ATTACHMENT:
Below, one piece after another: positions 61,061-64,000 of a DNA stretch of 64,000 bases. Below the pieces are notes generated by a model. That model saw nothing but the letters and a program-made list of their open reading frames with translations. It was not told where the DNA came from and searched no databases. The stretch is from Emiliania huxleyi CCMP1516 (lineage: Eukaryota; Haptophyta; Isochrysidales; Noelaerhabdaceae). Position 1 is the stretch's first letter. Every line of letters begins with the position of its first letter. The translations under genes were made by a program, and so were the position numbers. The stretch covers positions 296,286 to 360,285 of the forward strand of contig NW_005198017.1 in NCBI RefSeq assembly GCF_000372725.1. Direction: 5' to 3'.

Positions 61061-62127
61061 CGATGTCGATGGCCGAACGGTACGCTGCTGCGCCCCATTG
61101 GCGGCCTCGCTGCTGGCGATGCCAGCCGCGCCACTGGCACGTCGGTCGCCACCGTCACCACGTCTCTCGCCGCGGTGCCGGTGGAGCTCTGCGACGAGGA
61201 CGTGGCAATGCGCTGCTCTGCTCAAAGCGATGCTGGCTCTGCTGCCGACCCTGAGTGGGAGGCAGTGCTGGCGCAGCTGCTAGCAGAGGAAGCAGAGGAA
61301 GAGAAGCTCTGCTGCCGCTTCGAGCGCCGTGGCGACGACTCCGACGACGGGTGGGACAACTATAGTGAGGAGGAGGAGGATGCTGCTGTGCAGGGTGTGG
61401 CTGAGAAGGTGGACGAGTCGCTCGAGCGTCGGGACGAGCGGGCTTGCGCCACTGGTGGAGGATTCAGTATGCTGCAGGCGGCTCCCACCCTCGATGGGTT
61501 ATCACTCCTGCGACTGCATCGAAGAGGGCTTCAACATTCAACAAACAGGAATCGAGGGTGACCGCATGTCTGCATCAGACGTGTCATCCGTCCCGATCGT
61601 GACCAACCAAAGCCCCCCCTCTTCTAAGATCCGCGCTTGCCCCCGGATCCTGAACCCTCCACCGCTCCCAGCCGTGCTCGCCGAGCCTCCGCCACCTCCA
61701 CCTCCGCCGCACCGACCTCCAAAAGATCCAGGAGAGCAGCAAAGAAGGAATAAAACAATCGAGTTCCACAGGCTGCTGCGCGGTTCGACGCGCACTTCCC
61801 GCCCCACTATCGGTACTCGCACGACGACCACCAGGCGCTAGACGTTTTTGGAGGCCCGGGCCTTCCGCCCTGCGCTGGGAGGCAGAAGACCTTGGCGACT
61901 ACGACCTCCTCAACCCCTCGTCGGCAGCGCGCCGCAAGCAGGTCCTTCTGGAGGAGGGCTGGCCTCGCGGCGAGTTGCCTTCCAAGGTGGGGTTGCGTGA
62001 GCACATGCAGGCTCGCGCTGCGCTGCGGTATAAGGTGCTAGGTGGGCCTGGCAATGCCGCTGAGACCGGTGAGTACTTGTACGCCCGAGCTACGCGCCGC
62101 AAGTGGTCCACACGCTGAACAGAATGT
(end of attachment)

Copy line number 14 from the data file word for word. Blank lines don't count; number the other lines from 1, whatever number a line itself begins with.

62101 AAGTGGTCCACACGCTGAACAGAATGT